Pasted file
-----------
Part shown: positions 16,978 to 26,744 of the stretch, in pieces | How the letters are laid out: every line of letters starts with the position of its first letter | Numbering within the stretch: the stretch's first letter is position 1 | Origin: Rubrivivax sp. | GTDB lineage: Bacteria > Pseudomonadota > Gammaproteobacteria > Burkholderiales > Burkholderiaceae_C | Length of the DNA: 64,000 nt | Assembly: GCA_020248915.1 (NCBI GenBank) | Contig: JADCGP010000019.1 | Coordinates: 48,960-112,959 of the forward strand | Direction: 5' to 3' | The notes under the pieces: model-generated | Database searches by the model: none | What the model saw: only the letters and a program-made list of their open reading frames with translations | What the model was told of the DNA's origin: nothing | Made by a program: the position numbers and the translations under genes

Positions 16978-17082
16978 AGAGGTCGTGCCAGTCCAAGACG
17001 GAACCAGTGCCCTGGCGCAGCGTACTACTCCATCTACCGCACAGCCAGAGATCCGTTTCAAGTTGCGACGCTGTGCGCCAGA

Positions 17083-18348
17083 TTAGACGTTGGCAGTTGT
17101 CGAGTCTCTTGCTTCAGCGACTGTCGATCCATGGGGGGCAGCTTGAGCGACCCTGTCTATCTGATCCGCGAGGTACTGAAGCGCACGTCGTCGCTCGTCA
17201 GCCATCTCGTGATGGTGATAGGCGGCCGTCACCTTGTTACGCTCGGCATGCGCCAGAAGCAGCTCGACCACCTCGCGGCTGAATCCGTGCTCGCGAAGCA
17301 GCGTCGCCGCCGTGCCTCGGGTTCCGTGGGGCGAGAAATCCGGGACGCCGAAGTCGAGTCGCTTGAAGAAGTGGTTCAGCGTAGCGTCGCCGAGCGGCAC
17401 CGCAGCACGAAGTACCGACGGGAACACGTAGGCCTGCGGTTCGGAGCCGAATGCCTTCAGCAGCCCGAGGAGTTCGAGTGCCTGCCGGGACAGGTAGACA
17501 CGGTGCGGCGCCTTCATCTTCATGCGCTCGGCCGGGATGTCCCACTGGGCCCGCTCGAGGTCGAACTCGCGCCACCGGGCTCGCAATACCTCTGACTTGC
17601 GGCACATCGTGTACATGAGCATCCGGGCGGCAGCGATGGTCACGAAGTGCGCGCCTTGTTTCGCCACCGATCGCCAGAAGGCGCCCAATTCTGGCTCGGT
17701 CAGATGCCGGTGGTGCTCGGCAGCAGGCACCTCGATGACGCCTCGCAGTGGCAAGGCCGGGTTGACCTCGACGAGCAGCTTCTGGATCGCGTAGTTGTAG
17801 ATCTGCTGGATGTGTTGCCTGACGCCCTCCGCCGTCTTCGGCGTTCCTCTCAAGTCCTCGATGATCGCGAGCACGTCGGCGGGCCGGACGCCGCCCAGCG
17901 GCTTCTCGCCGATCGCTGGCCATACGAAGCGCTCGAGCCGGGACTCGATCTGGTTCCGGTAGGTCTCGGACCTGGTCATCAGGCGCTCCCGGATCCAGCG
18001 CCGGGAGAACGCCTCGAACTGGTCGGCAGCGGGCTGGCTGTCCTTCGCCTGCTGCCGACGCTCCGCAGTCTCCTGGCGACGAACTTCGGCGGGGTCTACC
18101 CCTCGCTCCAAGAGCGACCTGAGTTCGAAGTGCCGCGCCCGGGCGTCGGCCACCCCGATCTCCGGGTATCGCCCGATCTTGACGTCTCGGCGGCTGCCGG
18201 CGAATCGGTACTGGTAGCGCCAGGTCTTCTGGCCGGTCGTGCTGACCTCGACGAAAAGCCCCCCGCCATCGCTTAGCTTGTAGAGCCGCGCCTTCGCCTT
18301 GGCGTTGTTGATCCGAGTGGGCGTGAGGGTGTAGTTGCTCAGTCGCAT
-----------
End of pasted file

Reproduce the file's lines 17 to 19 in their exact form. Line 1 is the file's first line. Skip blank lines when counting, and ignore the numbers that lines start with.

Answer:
18101 CCTCGCTCCAAGAGCGACCTGAGTTCGAAGTGCCGCGCCCGGGCGTCGGCCACCCCGATCTCCGGGTATCGCCCGATCTTGACGTCTCGGCGGCTGCCGG
18201 CGAATCGGTACTGGTAGCGCCAGGTCTTCTGGCCGGTCGTGCTGACCTCGACGAAAAGCCCCCCGCCATCGCTTAGCTTGTAGAGCCGCGCCTTCGCCTT
18301 GGCGTTGTTGATCCGAGTGGGCGTGAGGGTGTAGTTGCTCAGTCGCAT